Adapted from a 1999 “Frontline” episode broadcast on PBS, this better than expected action thriller stars Dwayne Johnson as a father whose teenage son is wrongly accused of drug distribution and is facing a mandatory 10 years in the slammer. In desperate to save his son, he makes a deal with the U.S. attorney to go undercover and infiltrate a drug cartel. But it’s a deal with the devil, and even though the dangerous mission risks his family and his life, the tables are turned when it all comes down. Now playing.
Rudolfo Anaya’s iconic 1972 coming-of-age novel is often compared to such beloved classics as “The Grapes of Wrath” and “To Kill a Mockingbird.” Thankfully, the movie adaptation directed by Carl Franklin remains true to the spirit of the book and takes its time to find the right balance to the forces that tug on Antonio, our young hero. Set in New Mexico near the close of WW II, Antonio must cope with the teachings of Catholicism and the contradictory wisdom of traditional Indian culture when his family invites elderly relative Ultima to live with them. Ultima is a bruja, a witch. Magic potions, demonic possession, prejudice, fear, faith and the notion that Rome does not have all the answers are things that Antonio must integrate as he embraces a wider mystery of life. Good, solid action explodes around a disturbing moral and political issue. Now playing
Somewhere in sub-Saharan Africa, in a small isolated village, Komona, a twelve year-old girl, lived peacefully with her parents until the day the rebels came. They pillaged the village, captured Komoma and forced her to slay her parents. In the rebel’s camp, the training is merciless: Komona is hungry, scared, and the revel leader, who has no pity for her tears, repeatedly beats her if she cries. She quickly learns to endure, to fight and survive. During a battle against the Government’s army, only Kimona is spared. The rebel chief sees this as a sign and declares she is the new sorcerer. Kimona is brought to Great Tiger, the leader of the rebels. He makes her his war witch. Kimona befriends the only person willing to listen and help her, a 15 year-old albino soldier named Magician. Kimona and Magician fall in love and escape to a place of peace, but a brutal incident ends their brief moment of happiness. Time passes. Kimona, now 14 and pregnant a rebel commander’s child, wishes to forget the past but the ghosts of her parents haunt her. She realizes that if she doesn’t want the ghost to haunt her baby, she must make the long journey to her birthplace.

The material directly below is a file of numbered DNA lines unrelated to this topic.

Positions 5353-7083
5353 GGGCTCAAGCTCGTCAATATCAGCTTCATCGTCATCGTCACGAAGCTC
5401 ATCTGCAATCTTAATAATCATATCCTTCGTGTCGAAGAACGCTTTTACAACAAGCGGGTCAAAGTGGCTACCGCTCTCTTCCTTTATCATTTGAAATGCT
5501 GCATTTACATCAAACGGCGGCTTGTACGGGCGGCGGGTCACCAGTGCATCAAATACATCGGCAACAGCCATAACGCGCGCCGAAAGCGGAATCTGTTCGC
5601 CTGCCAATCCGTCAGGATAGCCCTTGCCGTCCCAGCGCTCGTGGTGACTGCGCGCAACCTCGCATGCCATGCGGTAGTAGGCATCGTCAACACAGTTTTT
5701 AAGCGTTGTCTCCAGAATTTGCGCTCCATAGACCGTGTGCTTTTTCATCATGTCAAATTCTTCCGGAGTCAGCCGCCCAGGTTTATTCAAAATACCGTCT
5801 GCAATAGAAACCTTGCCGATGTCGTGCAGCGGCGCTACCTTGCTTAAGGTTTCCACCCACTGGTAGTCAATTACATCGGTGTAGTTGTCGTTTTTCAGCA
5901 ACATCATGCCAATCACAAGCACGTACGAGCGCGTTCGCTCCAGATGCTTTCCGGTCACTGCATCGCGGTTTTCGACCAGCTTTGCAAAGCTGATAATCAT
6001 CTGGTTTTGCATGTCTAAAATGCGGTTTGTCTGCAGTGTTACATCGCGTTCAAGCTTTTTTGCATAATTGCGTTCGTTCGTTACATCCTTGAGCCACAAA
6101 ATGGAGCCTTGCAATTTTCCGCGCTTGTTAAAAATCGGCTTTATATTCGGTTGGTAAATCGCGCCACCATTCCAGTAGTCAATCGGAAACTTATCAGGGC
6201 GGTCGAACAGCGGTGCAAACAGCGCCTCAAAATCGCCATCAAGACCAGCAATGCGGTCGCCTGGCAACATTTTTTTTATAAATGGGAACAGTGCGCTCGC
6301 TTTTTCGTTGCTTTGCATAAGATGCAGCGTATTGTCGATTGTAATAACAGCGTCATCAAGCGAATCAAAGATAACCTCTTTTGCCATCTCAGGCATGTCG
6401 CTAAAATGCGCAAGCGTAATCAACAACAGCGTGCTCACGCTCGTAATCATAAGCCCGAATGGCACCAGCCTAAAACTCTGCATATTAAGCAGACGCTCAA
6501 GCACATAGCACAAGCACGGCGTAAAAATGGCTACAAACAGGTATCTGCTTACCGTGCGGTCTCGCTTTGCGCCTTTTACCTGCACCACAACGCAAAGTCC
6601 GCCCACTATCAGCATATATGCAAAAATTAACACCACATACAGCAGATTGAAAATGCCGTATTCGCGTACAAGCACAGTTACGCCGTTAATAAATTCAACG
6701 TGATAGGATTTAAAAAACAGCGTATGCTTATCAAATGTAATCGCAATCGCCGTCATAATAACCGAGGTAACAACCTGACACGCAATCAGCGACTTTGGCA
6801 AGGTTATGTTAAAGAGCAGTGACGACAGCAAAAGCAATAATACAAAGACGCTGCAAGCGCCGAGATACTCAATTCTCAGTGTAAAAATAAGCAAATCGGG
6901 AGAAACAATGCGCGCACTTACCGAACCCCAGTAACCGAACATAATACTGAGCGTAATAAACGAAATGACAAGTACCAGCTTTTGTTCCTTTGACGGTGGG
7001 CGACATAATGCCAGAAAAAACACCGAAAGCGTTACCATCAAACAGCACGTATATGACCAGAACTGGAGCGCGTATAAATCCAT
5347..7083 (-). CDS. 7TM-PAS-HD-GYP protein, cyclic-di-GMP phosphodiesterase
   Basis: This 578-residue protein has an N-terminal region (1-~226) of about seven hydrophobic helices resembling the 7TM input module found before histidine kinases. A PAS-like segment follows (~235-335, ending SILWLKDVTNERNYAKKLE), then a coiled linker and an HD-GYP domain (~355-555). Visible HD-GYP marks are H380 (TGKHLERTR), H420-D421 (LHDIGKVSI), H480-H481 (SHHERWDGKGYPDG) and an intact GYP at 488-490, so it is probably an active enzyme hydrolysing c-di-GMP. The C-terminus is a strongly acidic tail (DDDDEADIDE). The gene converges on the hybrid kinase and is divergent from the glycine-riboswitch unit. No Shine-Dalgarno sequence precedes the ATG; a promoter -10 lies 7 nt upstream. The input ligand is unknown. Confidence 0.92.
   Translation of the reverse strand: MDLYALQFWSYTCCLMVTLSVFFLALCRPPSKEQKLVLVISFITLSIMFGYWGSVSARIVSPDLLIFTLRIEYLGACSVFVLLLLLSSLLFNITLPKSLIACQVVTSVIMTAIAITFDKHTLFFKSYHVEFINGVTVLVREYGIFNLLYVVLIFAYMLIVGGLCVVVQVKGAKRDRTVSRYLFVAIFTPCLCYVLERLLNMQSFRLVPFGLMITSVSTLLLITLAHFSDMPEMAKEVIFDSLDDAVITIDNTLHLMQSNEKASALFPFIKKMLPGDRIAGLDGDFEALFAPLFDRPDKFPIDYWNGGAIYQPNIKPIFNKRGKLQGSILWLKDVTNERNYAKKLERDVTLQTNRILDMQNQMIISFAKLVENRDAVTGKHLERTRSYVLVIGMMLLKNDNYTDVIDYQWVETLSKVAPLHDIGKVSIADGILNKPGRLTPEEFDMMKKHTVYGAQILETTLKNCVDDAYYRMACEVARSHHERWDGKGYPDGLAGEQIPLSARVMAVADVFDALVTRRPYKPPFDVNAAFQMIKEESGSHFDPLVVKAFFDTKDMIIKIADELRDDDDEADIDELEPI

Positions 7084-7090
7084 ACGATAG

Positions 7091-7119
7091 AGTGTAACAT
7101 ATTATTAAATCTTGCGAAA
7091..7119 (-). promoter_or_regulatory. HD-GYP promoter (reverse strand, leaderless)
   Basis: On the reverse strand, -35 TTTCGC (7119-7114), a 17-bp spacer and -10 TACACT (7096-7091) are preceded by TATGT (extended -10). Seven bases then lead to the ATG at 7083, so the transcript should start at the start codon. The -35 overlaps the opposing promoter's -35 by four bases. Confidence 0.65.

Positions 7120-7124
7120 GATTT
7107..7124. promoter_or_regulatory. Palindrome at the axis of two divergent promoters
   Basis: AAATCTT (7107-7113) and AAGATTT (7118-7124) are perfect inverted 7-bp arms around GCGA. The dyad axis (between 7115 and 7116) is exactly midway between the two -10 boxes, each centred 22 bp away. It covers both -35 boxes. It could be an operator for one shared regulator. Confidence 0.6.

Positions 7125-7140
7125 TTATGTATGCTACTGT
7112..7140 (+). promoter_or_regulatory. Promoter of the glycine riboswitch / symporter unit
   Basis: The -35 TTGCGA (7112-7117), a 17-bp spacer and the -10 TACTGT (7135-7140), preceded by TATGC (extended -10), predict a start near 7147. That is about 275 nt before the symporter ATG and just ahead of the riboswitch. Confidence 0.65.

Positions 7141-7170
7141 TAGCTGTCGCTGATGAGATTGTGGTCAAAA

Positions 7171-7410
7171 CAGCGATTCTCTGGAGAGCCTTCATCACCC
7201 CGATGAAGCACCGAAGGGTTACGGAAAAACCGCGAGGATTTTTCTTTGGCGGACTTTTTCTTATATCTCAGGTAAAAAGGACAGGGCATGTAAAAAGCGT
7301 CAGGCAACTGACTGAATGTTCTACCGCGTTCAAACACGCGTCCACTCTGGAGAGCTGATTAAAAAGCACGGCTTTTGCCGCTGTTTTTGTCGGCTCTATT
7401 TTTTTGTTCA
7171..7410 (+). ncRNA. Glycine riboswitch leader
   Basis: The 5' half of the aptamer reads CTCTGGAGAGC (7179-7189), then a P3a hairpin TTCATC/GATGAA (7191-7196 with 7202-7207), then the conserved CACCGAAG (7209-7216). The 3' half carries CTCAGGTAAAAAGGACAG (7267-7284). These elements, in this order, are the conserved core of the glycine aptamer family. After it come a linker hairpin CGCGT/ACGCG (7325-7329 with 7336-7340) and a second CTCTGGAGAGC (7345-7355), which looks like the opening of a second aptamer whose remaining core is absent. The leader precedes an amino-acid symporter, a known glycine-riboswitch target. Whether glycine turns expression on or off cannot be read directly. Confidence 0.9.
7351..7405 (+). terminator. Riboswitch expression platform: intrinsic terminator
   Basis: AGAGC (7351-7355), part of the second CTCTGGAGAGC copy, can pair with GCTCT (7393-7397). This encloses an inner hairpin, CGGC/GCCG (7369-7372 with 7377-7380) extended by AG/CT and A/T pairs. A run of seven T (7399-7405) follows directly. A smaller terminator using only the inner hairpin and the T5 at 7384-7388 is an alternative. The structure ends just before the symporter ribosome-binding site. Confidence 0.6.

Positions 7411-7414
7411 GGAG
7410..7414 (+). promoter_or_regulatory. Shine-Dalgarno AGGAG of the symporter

Montreal-based filmmaker Kim Nguyen’s poignant and harrowing film was inspired by a real story that took place in Burma. Nguyen filmed WAR WITCH in the Democratic Republic of the Congo. He worked on the film for 10 years and the result is a minor masterpiece on every level, including the music. Don’t miss this exquisitely crafted film that was included in the Best Foreign Film Oscar© nominees. Now playing.
NEW FOR THE HOME THEATER:
SANSHO THE BAILIFF
Certainly among the small group of world cinema masterpieces, SANSHO THE BAILIFF is the compelling, richly layered story of an idealistic governor who disobeys the reigning feudal lord and is cast into exile. His wife and children, left to fend for themselves, are wrenched apart by vicious slave traders. Kenji Mizoguchi’s dazzling film of a classic Japanese story became one of cinema’s greatest masterpieces. Mizoguchi’s artfully composed, simple images maximize a feeling of natural order that hovers over and around the moral chaos.
This breathtaking black and white 1954 film is widely regarded as a “monumental, empathetic expression of human resilience in the face of evil.” It remains a relevant and deep reflection of the human condition that is as much a part of our world as it was that of 11th Century feudal Japan.
Nice extras include: Audio commentary featuring Japanese-literature scholar Jeffrey Angles; Interviews with critic Tadao Sato, assistant director Tokuzo Tanaka, and actress Kyoko Kagawa on the making of the film and its lasting importance. Plus: a booklet featuring an essay by scholar Mark Le Fanu and two versions of the story on which the film is based: Ogai Mori’s 1915 “Sansho the Steward” and an earlier transcription of oral variation. Criterion. Blu-ray.
THAT OBSCURE OBJECT OF DESIRE
Luis Buñuel’s life-long cinematic exploration of the absurdist complications of love and desire resulted in perhaps his best film. Adapted from Pierre Louys’ 1898 novel La Femme et le Pantin, Buñuel’s 30th and final film tells in flashback the story of Mathieu, a wealthy, middle-aged French sophisticate who falls madly in love with his former chambermaid, 19 year-old Conchita. The affair seesaws as Conchita manipulates Mathieu’s lust while trying to gain absolute power over him – and he over her. There’s no missing the satiric intent and subversive wit of the tale that’s set in a decadent, decaying society infected by political discontent and moral bankruptcy. In some ways, the world of the story strikes a familiar nerve. Lionsgate. Blu-ray.